# Surprising results in probability

Following an interesting discussion on my post on UFO cults about the likelihood of life having emerged somewhere in the universe, I thought that I would explore some non-intuitive results in that case and others involving probability.

I have mentioned before that it is hard to get an intuitive idea about probabilities and that it is easy to get led astray. The Gambler’s Fallacy is one example. In that case, when the outcome depends on the roll of the dice or where a ball on a roulette wheel lands, people tend to think that, in the case of the latter, several blacks turning up in a row makes the next outcome more likely to be red. This is not true because each event is independent of the others. It does not matter how many blacks turn up in a row, that does not change the probability of the next one. Many a gambler has been ruined by thinking otherwise.

A converse situation in which the events are not independent can lead to another incorrect expectation. A famous example is to ask people what is the probability that in a room containing 23 people, two or more of them will have the same day and month of birth. Since the number of people is small compared to the number of days in a year, it is tempting for people to to think that the probability would be small too. But that is true only if you pick one person and then calculate the probability that someone else has that very same day.

If you do not specify the day in advance, then the calculation is different. You do it by picking any one person and asking what is the probability that the next person will not have the same birthday. That probability is 364/365. Then you take a third person and ask what is the probability that that person’s birthday will fall not fall on either of the other two days. The probability that it will not fall on the first person’s day is 364/365 and that it also will not fall on the second person’s day is 363/365. Hence the probability that it will not fall on either of those two days is (364/365)x(363/365). If you continue on in this way for 23 people, the probability that the last person will not share a birthday with any of the earlier 22 people is given by (364/365)x(363/365)x…..(344/365)x(343/365), which turns out to be 0.49 or 49%. Hence the probability the 23rd person will share a birthday with one of the other 22 people is 51%.

In my post on UFO cults, I said that there are estimated 1022 stars in the visible universe and since we know that the probability of any form of life emerging in a solar system is not zero (given that life has emerged on Earth), then it is likely that life has emerged elsewhere as well. I did not however provide a number for a value of p, the probability of life emerging in any given solar system, since we do not know enough to do so. The various attempts to get a numerical value for p (such as using the Drake equation) involve highly speculative estimates that can very over several orders of magnitudes. But we can be assured that it is very small.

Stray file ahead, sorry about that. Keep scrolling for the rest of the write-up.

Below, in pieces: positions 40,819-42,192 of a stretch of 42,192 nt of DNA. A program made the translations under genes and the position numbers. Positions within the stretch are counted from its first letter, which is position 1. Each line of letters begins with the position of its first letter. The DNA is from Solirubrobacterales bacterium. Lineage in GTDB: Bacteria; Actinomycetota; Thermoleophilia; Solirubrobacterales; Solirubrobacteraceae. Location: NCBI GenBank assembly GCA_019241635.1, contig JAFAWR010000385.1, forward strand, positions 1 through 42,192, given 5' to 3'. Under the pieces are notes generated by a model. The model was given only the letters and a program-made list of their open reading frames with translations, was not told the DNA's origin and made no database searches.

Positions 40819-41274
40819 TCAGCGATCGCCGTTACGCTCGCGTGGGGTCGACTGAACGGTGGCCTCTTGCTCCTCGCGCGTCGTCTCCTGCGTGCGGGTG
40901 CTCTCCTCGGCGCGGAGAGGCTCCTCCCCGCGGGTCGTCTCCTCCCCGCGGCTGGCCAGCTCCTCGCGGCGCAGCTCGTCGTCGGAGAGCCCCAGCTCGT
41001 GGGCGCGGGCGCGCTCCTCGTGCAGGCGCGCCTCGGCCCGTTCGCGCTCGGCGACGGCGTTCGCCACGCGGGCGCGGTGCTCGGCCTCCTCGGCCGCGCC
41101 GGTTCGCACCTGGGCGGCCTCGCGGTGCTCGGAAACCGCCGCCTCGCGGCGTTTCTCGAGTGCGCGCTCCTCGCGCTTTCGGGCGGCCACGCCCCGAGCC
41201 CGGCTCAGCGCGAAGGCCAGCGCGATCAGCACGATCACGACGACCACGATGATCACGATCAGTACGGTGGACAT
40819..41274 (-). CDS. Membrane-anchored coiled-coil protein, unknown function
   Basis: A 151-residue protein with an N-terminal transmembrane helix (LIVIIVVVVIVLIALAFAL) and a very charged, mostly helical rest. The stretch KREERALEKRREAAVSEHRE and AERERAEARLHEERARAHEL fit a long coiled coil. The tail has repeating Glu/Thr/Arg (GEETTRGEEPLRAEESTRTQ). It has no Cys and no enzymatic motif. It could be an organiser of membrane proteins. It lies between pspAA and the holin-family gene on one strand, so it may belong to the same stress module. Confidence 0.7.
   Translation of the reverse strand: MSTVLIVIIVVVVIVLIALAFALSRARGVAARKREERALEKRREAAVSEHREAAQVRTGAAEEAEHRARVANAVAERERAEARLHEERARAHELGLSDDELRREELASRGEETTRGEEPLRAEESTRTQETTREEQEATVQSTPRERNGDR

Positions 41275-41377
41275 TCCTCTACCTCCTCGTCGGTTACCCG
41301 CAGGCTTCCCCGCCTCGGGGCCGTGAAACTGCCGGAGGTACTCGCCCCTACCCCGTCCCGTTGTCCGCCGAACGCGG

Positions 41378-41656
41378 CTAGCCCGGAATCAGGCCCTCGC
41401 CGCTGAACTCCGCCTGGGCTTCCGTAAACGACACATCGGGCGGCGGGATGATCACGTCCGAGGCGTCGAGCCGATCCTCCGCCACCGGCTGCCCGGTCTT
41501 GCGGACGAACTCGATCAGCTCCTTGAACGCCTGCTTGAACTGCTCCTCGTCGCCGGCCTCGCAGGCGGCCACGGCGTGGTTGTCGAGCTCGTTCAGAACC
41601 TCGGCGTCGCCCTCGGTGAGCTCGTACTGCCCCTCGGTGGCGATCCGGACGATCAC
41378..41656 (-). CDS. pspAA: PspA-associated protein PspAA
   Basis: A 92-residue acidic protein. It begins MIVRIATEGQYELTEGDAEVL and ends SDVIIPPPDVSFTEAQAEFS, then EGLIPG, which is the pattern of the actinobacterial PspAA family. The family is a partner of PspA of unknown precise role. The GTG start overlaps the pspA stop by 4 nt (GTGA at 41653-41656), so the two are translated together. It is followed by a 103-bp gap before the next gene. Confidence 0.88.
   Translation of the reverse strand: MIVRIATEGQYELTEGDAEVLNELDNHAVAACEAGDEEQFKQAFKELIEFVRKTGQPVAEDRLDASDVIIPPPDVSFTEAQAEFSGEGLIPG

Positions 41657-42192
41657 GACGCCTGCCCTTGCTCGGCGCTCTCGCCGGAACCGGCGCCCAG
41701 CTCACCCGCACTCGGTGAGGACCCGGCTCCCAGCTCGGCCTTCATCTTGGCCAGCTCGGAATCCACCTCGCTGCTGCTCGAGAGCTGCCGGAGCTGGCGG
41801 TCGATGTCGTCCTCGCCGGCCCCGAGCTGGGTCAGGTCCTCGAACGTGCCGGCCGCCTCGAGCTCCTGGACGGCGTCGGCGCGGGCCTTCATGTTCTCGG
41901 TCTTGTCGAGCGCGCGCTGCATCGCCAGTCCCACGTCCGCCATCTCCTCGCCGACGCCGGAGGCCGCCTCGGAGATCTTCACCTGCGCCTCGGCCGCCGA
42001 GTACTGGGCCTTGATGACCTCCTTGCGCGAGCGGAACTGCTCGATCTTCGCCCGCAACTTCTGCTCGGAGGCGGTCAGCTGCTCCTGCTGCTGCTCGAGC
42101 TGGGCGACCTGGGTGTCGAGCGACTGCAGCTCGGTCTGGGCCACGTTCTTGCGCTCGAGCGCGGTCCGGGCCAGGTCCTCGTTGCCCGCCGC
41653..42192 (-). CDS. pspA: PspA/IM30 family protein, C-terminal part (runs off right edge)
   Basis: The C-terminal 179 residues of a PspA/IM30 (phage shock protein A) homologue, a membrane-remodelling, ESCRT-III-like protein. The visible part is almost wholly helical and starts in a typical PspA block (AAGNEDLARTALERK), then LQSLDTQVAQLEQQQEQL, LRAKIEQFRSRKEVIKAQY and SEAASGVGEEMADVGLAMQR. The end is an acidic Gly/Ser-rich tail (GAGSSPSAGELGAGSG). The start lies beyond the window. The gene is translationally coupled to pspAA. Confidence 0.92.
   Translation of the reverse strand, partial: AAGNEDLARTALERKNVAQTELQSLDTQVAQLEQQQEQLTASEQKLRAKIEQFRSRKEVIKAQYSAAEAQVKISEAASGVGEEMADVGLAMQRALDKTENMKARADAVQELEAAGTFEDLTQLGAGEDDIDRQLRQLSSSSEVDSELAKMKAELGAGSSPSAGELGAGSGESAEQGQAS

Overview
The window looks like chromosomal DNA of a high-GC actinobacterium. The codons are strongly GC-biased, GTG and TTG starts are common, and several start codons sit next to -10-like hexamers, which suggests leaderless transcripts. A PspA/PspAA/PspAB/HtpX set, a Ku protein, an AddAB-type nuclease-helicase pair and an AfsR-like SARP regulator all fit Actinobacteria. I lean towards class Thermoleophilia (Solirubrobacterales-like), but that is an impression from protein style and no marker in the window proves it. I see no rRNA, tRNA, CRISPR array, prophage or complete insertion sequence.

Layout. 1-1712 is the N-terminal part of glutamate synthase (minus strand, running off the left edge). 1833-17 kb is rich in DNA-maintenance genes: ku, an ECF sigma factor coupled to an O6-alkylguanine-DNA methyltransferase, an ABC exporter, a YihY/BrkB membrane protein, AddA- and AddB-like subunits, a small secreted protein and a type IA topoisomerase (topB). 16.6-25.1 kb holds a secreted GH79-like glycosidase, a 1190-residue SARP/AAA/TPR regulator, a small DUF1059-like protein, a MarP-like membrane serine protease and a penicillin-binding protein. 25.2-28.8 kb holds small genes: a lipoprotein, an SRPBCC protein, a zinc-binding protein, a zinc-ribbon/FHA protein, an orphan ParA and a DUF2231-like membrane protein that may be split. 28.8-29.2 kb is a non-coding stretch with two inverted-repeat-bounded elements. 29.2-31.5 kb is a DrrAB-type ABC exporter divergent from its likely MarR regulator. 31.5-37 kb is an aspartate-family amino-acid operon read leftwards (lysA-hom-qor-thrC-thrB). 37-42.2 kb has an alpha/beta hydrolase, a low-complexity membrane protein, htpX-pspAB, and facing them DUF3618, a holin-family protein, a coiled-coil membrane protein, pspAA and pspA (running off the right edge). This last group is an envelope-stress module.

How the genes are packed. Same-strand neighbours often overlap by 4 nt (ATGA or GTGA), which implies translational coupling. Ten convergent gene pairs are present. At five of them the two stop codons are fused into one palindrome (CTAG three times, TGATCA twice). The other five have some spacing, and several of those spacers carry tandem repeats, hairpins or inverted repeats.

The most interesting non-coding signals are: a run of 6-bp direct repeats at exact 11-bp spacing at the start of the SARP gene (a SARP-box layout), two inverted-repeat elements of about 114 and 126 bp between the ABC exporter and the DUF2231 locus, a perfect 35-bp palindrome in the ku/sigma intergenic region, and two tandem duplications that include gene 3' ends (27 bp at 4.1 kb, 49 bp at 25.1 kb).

Commenter Silentbob cast doubt on my conclusion that it is likely, despite the smallness of p, that life has emerged elsewhere, saying that the probability of life emerging in any given solar system is so small that even having such a large number of stars does not change the calculation much. He suggested that p might be as small as 10-24 and argued that this implies that we would be the only intelligent life even in a universe that is 100 times the visible universe, saying “If those are the odds, then all other things being equal we are not only the only intelligent life in the visible universe, but in a region of space one hundred times the volume.”

I thought that it might be illustrative to look into this claim more closely by doing a calculation.

We start by noting that if the probability of life emerging in any given solar system is p, then the probability that life will not emerge is (1-p). If there are N (=1022) stars, then the probability that life would not have emerged on any of them is given by P=(1-p)N. To calculate this quantity for very large N and very small p, we use the fact that e-z can be written as the limiting value as N→∞ of the expression (1-z/N)N. If we take p=10-24=1/100N, then P=(1-p)N=(1-1/100N)N=e-1/100=0.99. i.e., the probability that life has emerged on one of the 1022 stars is about 1%. This is still small but not insignificant.

Since p is unknown and could be off by several orders of magnitude, what if we take it to be given by p=1/N or 10-22? This is still a tiny probability but now P=0.37, meaning that there is a 63% probability that life emerged elsewhere. The same probability of life occurring being 63% is obtained if we take Silentbob’s example of p=10-24 and N=1024. So far from being so highly unlikely as to be effectively zero, even with those numbers, the emergence of life becomes very likely.

All these are speculative because we do not have a good way to estimate p. But the point I wish to make is that things which on the surface seem very unlikely (like a random group of 23 people sharing a common birthday) can, when actual probability calculations are carried out, turn out to be likelier than one thinks.

1. Matt G says

When I got my first Apple device (iPad) back in 2012, I decided to put a quote in the signature for outgoing mail. I chose a version of: “It is true that may hold in these things, which is the general root of superstition; namely, that men observe when things hit, and not when they miss; and commit to memory the one, and forget and pass over the other” by Francis Bacon. When you unexpectedly run into someone you know while on vacation, do you think about how many times you did NOT run into someone unexpectedly while on vacation?